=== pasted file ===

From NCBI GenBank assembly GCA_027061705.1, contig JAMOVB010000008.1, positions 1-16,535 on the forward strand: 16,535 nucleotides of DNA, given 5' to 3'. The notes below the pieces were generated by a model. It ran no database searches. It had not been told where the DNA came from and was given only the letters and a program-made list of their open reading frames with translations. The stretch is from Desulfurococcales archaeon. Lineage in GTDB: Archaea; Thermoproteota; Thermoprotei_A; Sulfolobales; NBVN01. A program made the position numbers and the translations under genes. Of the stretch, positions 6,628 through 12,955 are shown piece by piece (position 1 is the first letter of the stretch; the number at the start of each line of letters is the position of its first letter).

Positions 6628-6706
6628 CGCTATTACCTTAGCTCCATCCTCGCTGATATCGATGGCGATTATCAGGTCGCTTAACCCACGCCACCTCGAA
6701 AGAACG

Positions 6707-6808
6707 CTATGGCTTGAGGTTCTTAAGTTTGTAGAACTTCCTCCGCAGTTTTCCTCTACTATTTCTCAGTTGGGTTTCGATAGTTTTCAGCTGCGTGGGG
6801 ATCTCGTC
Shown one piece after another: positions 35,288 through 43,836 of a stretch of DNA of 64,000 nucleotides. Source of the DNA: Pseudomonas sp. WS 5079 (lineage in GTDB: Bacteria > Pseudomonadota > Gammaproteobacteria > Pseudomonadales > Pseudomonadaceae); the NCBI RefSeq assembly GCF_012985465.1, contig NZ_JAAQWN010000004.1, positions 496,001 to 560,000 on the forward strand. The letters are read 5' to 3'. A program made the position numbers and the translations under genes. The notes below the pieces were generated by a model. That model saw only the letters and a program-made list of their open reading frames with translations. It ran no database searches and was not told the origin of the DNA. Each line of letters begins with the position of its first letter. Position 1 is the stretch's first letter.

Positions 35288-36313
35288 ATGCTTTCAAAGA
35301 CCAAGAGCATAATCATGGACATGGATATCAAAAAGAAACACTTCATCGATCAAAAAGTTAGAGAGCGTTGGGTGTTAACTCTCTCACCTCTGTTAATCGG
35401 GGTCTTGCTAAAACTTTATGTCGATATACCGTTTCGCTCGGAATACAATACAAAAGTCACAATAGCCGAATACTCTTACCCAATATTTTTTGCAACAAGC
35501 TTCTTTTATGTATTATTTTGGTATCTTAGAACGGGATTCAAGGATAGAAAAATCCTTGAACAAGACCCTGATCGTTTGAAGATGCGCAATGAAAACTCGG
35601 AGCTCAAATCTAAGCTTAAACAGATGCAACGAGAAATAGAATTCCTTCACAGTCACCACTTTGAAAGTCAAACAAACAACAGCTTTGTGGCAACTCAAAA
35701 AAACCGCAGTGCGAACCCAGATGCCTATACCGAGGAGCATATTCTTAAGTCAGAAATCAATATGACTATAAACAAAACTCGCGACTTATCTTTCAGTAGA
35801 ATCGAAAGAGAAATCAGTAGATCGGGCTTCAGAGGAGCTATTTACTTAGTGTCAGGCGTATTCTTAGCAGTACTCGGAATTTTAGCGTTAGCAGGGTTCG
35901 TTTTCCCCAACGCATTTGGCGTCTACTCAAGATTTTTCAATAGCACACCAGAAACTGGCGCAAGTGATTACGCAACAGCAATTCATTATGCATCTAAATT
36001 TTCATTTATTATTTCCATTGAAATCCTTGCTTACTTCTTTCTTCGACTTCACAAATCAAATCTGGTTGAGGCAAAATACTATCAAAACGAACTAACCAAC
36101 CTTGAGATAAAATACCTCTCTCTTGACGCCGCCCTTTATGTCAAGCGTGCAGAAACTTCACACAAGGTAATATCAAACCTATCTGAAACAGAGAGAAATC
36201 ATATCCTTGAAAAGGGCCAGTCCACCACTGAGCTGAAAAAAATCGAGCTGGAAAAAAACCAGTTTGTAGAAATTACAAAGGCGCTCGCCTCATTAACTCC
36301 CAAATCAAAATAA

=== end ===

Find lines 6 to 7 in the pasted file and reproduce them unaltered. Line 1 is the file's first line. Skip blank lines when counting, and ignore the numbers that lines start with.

6707 CTATGGCTTGAGGTTCTTAAGTTTGTAGAACTTCCTCCGCAGTTTTCCTCTACTATTTCTCAGTTGGGTTTCGATAGTTTTCAGCTGCGTGGGG
6801 ATCTCGTC